guaranteed to work for some firewalls. I generally have lots of problems if the
    firewall performs network address translation and there are some smart firewalls
    where CIS won't work at all. The firewall MUST allow https traffic through
    (allow HTTP CONNECT command) to work. Some sites won't even allow that.

    Three alternate suggestions are RDS (Remote Data Services) and SOAP (Simple
    Object Access Protocol) and XML.

    SOAP is in early stages of development but there is a lot of "buzz" about it
    since it is kind of a transparent "XML" way to transport data. I have not run
    across anyone actually using it in an application yet but have seen several
    articles about it. Perhaps there is someone on this ng that is? AFAIK, there are
    not a lot of good development tools for implementing SOAP solutions yet. Thus
    you must write your own code to encapsulate and translate messages. But MS
    recently released an SDK so maybe that is old info.

    I have used RDS rather successfully to replace CIS in an application. RDS was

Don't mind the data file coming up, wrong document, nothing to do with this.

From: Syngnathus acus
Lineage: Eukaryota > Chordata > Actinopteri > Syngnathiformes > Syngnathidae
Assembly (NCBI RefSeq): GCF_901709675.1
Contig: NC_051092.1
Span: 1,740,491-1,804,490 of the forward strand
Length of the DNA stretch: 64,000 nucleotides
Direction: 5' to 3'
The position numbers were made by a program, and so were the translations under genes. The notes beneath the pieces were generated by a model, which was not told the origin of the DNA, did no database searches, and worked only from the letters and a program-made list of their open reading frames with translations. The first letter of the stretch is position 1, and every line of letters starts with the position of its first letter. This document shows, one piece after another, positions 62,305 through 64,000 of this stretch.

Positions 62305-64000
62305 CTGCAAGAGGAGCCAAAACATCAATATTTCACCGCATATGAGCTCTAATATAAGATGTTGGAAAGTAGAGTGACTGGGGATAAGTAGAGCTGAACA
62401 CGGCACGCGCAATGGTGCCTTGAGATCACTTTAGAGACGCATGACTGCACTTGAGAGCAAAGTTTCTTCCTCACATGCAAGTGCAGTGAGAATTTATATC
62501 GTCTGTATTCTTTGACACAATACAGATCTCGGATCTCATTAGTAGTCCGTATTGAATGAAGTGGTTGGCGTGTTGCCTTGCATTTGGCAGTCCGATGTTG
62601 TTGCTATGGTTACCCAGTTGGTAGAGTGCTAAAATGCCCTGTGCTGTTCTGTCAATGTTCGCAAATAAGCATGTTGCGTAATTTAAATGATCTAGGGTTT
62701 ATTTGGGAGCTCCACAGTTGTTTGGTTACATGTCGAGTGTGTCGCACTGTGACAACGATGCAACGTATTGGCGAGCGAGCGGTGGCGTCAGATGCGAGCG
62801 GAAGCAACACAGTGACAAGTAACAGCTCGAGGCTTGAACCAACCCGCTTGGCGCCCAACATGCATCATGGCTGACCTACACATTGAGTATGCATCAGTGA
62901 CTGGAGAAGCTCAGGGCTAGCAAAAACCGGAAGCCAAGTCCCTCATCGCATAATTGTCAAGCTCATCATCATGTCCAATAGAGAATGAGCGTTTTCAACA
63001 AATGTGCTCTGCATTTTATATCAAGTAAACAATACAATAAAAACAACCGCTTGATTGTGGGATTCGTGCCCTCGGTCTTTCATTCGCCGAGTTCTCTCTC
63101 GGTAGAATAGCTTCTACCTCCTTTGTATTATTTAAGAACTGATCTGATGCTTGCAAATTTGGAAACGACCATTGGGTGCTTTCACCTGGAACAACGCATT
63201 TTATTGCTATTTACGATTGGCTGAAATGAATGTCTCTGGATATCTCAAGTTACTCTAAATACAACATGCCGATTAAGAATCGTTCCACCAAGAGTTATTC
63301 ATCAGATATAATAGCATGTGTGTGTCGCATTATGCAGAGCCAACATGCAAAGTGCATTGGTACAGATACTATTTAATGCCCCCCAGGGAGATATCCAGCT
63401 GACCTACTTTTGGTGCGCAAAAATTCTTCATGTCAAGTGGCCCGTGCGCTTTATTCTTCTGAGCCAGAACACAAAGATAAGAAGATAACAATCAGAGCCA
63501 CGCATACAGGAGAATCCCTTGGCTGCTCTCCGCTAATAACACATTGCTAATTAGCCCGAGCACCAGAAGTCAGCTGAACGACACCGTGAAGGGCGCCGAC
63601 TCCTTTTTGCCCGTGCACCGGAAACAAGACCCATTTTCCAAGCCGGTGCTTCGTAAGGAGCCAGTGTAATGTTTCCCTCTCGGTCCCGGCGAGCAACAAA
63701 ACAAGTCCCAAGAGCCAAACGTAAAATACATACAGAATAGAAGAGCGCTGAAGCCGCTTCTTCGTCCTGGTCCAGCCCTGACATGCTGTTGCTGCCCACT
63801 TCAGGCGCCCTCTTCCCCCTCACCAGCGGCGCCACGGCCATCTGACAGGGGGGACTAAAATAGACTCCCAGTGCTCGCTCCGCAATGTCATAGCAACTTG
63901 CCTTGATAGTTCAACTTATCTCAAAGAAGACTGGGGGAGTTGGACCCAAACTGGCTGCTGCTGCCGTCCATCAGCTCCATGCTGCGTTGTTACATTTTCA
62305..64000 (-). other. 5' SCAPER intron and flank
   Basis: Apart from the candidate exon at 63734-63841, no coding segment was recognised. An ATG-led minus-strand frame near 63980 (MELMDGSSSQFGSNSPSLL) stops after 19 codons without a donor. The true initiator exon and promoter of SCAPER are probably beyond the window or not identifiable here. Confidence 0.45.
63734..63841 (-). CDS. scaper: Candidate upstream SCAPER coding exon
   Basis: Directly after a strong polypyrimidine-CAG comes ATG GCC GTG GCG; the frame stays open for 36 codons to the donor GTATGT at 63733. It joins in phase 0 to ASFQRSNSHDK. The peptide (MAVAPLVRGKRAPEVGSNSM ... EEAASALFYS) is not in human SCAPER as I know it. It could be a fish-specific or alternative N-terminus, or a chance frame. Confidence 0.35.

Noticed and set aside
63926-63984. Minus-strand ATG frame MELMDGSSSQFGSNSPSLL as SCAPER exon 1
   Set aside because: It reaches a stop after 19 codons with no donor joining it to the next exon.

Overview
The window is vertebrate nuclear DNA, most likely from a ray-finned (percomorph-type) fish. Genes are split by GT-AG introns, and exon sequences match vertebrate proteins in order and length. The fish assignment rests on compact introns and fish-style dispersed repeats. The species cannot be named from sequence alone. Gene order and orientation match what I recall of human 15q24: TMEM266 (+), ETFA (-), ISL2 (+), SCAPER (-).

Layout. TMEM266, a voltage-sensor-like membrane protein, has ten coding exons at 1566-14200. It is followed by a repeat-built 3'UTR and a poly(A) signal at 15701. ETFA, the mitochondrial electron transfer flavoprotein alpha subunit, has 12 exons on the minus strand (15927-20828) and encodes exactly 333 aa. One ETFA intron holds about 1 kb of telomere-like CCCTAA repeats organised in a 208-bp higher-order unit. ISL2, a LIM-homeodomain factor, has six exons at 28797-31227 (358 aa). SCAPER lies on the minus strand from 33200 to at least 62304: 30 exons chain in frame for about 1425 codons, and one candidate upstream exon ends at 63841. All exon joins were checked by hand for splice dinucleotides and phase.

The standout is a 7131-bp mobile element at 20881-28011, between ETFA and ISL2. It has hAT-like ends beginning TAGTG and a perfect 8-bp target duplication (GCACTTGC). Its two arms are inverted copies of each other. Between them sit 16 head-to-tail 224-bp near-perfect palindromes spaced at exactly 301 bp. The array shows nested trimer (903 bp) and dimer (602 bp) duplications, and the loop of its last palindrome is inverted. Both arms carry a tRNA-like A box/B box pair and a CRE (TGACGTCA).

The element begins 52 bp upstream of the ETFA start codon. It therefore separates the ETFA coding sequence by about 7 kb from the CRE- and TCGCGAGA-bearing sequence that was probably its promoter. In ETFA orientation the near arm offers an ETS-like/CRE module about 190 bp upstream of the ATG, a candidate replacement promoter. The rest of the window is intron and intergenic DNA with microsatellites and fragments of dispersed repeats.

developed by MS to transport disconnected ADO recordsets across the internet,
    but it supports transport of most any native datatype. So you can make calls to
    your objects exactly like you do using DCOM. You just have to instantiate an
    RDS.DataSpace object first and then create your own custom object from that
    source. The downsides are that objects are late bound, making coding a little
    more difficult. Also RDS cannot marshall complex datatypes (except for
    recordsets) like custom objects and there are some server-side security issues
    since you must allow IIS to instantiate the objects. In order to get RDS, you
    must install ADO on the client side as well.